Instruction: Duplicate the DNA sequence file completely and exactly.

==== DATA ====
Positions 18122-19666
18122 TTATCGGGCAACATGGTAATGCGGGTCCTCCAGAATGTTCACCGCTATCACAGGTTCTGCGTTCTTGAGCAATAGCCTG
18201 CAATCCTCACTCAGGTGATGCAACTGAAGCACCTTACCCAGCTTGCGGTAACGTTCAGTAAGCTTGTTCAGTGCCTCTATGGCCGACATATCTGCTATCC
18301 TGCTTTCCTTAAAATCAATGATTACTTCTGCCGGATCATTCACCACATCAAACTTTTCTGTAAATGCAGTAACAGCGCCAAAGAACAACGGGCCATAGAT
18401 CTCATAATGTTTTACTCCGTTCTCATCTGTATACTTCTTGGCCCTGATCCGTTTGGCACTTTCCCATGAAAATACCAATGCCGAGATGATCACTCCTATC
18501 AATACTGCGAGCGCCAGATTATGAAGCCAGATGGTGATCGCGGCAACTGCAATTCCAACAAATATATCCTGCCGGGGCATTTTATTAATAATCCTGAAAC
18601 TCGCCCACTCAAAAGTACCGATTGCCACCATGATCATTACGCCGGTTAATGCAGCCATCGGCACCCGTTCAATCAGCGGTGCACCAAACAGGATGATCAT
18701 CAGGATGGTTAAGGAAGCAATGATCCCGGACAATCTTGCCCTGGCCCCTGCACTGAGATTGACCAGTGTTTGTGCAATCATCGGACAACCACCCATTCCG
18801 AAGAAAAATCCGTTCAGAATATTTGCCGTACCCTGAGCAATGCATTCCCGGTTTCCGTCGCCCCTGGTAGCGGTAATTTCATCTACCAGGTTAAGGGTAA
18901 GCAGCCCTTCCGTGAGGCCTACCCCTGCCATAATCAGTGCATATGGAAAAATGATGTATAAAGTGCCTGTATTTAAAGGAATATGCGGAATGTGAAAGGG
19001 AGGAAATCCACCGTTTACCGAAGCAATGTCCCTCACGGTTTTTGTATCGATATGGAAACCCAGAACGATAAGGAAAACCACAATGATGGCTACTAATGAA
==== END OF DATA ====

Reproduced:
Positions 18122-19666
18122 TTATCGGGCAACATGGTAATGCGGGTCCTCCAGAATGTTCACCGCTATCACAGGTTCTGCGTTCTTGAGCAATAGCCTG
18201 CAATCCTCACTCAGGTGATGCAACTGAAGCACCTTACCCAGCTTGCGGTAACGTTCAGTAAGCTTGTTCAGTGCCTCTATGGCCGACATATCTGCTATCC
18301 TGCTTTCCTTAAAATCAATGATTACTTCTGCCGGATCATTCACCACATCAAACTTTTCTGTAAATGCAGTAACAGCGCCAAAGAACAACGGGCCATAGAT
18401 CTCATAATGTTTTACTCCGTTCTCATCTGTATACTTCTTGGCCCTGATCCGTTTGGCACTTTCCCATGAAAATACCAATGCCGAGATGATCACTCCTATC
18501 AATACTGCGAGCGCCAGATTATGAAGCCAGATGGTGATCGCGGCAACTGCAATTCCAACAAATATATCCTGCCGGGGCATTTTATTAATAATCCTGAAAC
18601 TCGCCCACTCAAAAGTACCGATTGCCACCATGATCATTACGCCGGTTAATGCAGCCATCGGCACCCGTTCAATCAGCGGTGCACCAAACAGGATGATCAT
18701 CAGGATGGTTAAGGAAGCAATGATCCCGGACAATCTTGCCCTGGCCCCTGCACTGAGATTGACCAGTGTTTGTGCAATCATCGGACAACCACCCATTCCG
18801 AAGAAAAATCCGTTCAGAATATTTGCCGTACCCTGAGCAATGCATTCCCGGTTTCCGTCGCCCCTGGTAGCGGTAATTTCATCTACCAGGTTAAGGGTAA
18901 GCAGCCCTTCCGTGAGGCCTACCCCTGCCATAATCAGTGCATATGGAAAAATGATGTATAAAGTGCCTGTATTTAAAGGAATATGCGGAATGTGAAAGGG
19001 AGGAAATCCACCGTTTACCGAAGCAATGTCCCTCACGGTTTTTGTATCGATATGGAAACCCAGAACGATAAGGAAAACCACAATGATGGCTACTAATGAA